Mold in beer should be taken seriously, and unless you are a microbiologist, do not proceed with drinking a batch of infected beer as some mold species produce mycotoxin, which is dangerous. However, some internet theories suggest that skimming the mold off can save the brew as mold cannot survive alcohol.
So what should you do with moldy beer? Read this complete guide to decide for yourself.
If There Is Mold in Beer, Should You Drink It or Dump It?
If your beer develops sourness with any sign of white, green, black, or fuzzy spider web-like patches on the surface, it is advisable to dump the brew. According to the USDA, not all molds are dangerous, but some types produce harmful chemicals such as mycotoxins.
Sometimes, molds can also cause respiratory problems, diarrhea, or allergic reactions. However, John Palmer in his famous book “How to Brew,” suggests that infections caused by molds are not dangerous. If the brew doesn’t develop off-flavors, the book recommends skimming the mold off to save it.
Similarly, several theories suggest that molds only live on the surface of the beer and can not survive the alcohol and acidic pH of the beer. According to these theories, moldy beers do not pose any serious risk. However, most homebrewers rely on visible inspection, which is not enough to determine the extent of the infection and the species of mold, as Mycotoxins producing species could cause serious complications.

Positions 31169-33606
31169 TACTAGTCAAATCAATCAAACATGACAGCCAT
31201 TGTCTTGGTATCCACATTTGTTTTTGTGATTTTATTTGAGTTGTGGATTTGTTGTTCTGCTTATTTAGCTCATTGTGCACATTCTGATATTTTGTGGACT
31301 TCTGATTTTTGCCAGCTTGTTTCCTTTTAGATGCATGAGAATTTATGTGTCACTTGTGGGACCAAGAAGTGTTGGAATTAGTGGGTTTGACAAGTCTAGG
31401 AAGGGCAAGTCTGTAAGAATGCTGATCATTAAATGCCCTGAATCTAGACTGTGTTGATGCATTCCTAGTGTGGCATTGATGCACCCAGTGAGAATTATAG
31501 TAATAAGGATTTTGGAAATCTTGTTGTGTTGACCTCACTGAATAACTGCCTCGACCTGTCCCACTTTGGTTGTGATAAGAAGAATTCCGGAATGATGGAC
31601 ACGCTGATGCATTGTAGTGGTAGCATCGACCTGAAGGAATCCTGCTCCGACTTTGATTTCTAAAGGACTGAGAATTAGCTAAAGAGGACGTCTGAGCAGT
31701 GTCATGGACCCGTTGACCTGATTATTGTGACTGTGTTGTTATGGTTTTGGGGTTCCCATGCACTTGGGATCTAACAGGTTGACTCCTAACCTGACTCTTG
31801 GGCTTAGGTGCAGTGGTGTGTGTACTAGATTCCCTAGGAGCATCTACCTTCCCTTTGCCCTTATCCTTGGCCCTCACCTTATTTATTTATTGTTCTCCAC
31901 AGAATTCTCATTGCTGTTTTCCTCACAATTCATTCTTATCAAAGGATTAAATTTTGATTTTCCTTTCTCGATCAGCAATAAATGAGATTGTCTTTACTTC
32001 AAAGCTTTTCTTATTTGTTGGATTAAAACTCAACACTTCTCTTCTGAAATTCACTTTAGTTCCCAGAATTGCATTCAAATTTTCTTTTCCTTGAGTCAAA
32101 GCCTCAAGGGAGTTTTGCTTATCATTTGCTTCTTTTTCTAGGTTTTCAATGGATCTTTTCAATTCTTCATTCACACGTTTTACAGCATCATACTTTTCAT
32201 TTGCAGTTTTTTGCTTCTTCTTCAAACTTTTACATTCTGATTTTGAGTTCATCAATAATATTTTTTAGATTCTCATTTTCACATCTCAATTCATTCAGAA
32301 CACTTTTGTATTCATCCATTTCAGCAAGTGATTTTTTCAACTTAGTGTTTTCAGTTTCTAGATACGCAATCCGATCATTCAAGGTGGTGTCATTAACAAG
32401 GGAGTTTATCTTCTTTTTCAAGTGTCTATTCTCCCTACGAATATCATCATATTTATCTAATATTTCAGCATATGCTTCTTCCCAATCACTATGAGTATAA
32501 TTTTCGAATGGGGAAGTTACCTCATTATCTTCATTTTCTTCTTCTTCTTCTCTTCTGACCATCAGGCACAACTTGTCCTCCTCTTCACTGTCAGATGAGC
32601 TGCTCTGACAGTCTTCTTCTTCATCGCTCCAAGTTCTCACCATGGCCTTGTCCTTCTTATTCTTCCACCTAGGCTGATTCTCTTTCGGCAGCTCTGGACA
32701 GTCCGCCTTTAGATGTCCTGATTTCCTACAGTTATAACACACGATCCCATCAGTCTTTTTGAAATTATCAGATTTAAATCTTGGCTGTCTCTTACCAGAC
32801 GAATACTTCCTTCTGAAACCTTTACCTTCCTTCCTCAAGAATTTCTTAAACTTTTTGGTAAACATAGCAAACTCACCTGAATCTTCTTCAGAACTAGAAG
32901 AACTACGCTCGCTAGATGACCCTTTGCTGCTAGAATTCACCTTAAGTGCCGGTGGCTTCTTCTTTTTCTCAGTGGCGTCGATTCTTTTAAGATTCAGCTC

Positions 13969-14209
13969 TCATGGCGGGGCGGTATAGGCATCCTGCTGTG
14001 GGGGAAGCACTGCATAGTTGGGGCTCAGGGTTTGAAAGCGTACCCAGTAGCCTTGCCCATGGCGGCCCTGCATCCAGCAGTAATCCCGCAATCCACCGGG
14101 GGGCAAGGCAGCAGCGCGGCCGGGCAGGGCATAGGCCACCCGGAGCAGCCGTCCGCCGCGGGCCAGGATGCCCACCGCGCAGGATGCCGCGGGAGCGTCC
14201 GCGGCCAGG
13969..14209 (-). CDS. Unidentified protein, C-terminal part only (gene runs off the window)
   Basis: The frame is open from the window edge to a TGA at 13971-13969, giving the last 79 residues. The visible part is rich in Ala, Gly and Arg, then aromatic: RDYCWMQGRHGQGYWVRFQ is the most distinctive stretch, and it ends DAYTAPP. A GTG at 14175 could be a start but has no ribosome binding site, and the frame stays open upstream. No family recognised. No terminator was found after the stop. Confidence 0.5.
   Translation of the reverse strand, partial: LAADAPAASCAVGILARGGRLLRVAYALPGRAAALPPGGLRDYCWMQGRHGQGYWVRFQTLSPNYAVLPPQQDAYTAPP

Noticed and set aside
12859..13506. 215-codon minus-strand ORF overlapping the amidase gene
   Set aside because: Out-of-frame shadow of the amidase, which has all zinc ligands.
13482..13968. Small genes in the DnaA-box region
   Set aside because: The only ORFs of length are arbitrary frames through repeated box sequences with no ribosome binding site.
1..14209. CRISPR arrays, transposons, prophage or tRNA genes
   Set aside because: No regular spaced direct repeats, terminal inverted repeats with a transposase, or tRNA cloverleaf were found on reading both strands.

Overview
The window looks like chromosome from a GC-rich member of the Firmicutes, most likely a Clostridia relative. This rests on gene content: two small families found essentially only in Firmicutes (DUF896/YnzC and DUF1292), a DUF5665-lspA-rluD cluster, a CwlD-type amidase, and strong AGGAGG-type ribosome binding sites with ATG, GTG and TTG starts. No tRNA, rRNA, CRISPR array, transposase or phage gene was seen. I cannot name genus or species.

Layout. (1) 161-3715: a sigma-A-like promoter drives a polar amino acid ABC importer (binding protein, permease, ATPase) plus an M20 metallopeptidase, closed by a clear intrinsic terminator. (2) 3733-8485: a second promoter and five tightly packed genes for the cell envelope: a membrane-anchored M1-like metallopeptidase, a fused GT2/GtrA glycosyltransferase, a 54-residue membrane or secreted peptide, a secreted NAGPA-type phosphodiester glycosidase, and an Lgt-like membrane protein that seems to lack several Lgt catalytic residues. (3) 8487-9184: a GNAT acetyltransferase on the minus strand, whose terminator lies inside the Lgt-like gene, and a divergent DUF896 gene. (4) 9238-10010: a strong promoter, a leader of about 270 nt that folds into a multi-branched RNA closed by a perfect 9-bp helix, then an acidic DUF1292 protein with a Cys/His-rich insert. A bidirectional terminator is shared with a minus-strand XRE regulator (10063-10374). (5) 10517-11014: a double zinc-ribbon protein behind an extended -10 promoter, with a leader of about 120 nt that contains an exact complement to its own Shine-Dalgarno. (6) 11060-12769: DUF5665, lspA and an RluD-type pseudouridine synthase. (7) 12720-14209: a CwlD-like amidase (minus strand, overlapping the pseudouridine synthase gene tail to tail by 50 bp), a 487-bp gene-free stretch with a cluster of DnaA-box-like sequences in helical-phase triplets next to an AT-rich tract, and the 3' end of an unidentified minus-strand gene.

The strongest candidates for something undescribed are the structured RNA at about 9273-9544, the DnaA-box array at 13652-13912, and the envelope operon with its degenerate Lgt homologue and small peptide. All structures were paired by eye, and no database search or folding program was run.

Moreover, some molds may not alter the taste, or the brewer fails to differentiate it. For instance, it is challenging to identify infections in sour and funky-tasting beers. So, no matter how the beer tastes, if it shows visible mold it is best not to drink it.
– Is Beer Mold Dangerous?
Not all; most beer mold species are not dangerous, but some species can cause allergic reactions and respiratory problems. Some species of molds that are found in grain and nut crops produce “Mycotoxin”, a potentially harmful chemical for humans.
Aflatoxin, a type of Mycotoxin produced by some species of fungi that thrive on field corn and peanuts, is a cancer-causing poison. The good news is that molds are everywhere and the majority are not harmful. Even some species are present in our foods, like blue cheese.
Some most common molds often found on poultry and meat are Botrytis, Aspergillus, Neurospora, Oidium, Penicillium, and Rhizopus. Furthermore, do not confuse mold with bacteria or other microorganisms. Molds are non-chlorophyll plants that require oxygen to survive (aerobes). Molds thrive at room temperature and some species can tolerate even warmer temperatures.
How To Identify Mold in Beer
There are some ways to identify mold contamination in beer. Here are some beer infection signs you should not ignore:
- Off Smell: Look out for a sour or moldy smell. If there is any deviation from the familiar smell, move on to the next step.
- Off-flavors: Moldy beer might not taste as per your expectations or taste like tart cherry and vinegar. Sometimes, people immediately spit out an infected beer due to its strange flavor.
- Visible mold on the surface: Unlike foamy bubbles caused due to Krausen, mold on top of beer in the fermenter looks gross. It forms white, green, black, or fuzzy spider web-like patches on the surface.
Interestingly, except for visible mold growth, other beer infection signs are also found in lactobacillus beer infection.
What Causes Mold in Beer?
Mold in beer can potentially develop because of distinct stages associated with the brewing process ranging from raw ingredients and finished bottled beer to taps used to serve the finished beer.